…the Review Group found that although there has been a challenging expansion of work, the overall Departmental culture has not changed or adapted to the world in which it now operates.
The Department “needs to transform the way in which it does its business” according to the review.
It also found that the Department’s dealings with the Gardaí had influenced the way it handles other responsibilities…
The culture of confidentiality in the Department’s dealings with An Garda Síochána has influenced the leadership style, management practices and relationships with other agencies.
In short, it determined:
The need for secrecy in particularly sensitive areas has not been restricted to those areas. It permeates much of the Department’s remit and has become part of its DNA, to the detriment of other areas that should be open.


The report identifies a raft of shortcomings in the management of the Department, including:
  • No clear ownership of issues – A lack of responsibility and accountability.
  • Ineffective systems and practices and a lack of co-ordination or planning to deal with issues as they arise.
  • Poor political antennae for issues with serious potential impact.
  • No focus on learnings or areas for improvement.

These shortcomings led to a number of serious failures recently, the report concluded, particularly in the Garda Division of the Department “regarding how briefings between the Minister and senior management were handled“.

The failings are summarised as follows:

  • No one person in charge of the overall issue.
  • No overall plan to deal with the issues as they unfolded.
  • No recognition of the serious potential impact of the issues.
  • Unable to see where things went wrong.


There is “no coherent, structured communications strategy” within the Department of Justice, the report concluded.

In addition “the communications area is inadequately resourced” the panel found, and “there would appear to have been inadequate constructive relationships” with the media, which it says are…

vital in a world where the pace and nature of media interactions are growing exponentially.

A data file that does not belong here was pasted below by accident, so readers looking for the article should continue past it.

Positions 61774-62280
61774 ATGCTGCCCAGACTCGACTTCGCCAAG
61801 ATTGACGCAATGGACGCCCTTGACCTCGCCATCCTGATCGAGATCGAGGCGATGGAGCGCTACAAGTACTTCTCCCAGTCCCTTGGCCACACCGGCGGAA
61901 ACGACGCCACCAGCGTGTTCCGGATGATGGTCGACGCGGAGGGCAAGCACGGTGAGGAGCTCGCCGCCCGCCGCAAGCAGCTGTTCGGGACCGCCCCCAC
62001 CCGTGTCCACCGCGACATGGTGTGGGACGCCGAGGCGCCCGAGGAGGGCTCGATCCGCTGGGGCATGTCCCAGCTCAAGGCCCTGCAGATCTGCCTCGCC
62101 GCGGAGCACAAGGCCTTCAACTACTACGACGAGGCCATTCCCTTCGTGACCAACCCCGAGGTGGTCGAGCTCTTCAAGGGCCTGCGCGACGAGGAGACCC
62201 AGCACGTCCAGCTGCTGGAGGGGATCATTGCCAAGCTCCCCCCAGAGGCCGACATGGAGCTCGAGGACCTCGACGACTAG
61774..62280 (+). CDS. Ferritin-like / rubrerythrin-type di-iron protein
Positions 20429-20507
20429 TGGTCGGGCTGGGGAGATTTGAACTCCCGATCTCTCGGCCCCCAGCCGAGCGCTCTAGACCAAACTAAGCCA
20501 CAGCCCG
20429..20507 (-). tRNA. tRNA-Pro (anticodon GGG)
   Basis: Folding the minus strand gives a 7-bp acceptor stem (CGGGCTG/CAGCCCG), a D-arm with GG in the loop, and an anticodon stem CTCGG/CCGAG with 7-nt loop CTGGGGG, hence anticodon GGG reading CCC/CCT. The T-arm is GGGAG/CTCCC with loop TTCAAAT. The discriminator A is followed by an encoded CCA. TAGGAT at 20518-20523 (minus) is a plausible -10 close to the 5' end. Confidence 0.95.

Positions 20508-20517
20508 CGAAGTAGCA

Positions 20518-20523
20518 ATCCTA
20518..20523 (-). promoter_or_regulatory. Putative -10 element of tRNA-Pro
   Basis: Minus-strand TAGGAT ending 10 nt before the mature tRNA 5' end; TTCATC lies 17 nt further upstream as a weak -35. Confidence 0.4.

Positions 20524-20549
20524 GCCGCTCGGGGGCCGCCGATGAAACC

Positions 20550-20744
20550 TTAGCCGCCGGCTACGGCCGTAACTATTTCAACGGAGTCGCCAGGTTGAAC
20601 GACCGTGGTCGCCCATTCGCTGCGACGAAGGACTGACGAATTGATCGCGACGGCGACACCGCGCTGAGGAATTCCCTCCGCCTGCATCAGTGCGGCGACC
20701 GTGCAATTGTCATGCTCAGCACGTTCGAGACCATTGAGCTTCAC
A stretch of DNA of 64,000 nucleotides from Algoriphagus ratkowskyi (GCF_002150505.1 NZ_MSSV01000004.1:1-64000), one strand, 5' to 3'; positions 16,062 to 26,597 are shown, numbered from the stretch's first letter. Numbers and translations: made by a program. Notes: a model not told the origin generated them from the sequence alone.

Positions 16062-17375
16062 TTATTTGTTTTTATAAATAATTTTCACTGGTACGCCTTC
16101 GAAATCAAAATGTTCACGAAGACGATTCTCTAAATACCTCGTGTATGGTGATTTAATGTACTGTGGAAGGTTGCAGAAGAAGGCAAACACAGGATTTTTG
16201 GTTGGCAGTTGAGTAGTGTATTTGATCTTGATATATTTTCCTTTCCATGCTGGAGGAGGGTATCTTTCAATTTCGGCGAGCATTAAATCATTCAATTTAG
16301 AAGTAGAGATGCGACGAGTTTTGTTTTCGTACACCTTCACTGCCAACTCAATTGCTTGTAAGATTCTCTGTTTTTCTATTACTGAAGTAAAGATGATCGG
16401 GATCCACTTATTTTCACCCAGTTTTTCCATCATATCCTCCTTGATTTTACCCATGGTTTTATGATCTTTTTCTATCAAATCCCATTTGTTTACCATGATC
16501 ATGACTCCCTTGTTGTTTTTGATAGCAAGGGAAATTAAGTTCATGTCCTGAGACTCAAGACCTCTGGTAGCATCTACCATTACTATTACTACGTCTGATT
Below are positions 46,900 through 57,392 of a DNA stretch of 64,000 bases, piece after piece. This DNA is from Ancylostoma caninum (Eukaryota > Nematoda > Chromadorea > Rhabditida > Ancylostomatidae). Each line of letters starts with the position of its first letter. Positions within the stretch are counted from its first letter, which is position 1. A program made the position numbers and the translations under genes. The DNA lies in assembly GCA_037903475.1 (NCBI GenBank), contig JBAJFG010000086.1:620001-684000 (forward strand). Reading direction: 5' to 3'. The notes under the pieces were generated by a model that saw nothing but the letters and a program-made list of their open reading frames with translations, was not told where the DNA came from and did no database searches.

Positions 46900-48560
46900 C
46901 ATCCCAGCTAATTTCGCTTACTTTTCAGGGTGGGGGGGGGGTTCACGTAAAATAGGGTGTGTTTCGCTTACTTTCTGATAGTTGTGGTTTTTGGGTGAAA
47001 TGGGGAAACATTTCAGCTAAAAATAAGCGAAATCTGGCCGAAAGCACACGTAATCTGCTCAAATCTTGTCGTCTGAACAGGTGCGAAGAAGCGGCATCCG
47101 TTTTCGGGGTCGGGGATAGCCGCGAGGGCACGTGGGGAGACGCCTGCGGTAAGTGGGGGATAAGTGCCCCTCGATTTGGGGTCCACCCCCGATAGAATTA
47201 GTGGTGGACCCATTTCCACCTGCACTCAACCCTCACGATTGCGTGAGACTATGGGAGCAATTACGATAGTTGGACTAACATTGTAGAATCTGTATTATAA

In a conclusion which perhaps shines some light on why’s Martin Callinan’s letter to Alan Shatter about the taping of phonecalls at garda stations didn’t get to the Minister for two weeks, the report states:

  • The Department has very poor document tracking and IT systems that are old and are causing inefficiency.
  • There is a serious lack of integrated and timely data.

Source: Leon Farrell/Photocall Ireland

Minister Fitzgerald speaks to the media this evening.

The way forward…

The independent review makes a number of recommendations, and says the Department should start by…

…focusing on changing closed and secretive cultural model to being as open and inclusive as possible considering appropriate confidentiality…

It says a change in “leadership and management routines” needs to happen and that there needs to be a more “structured approach to how agencies and key relationships are managed” in order to hold them more accountable.

Speaking this evening, Minister Fitzgerald said she had confidence in the current staff in her department to implement the recommendations of the report.

Additional reporting Hugh O’Connell & Nicky Ryan.

Read: After refusing to back him for 80 days, Frances Fitzgerald is now looking for a new secretary general

Read our full coverage of the Guerin Report and its fallout here >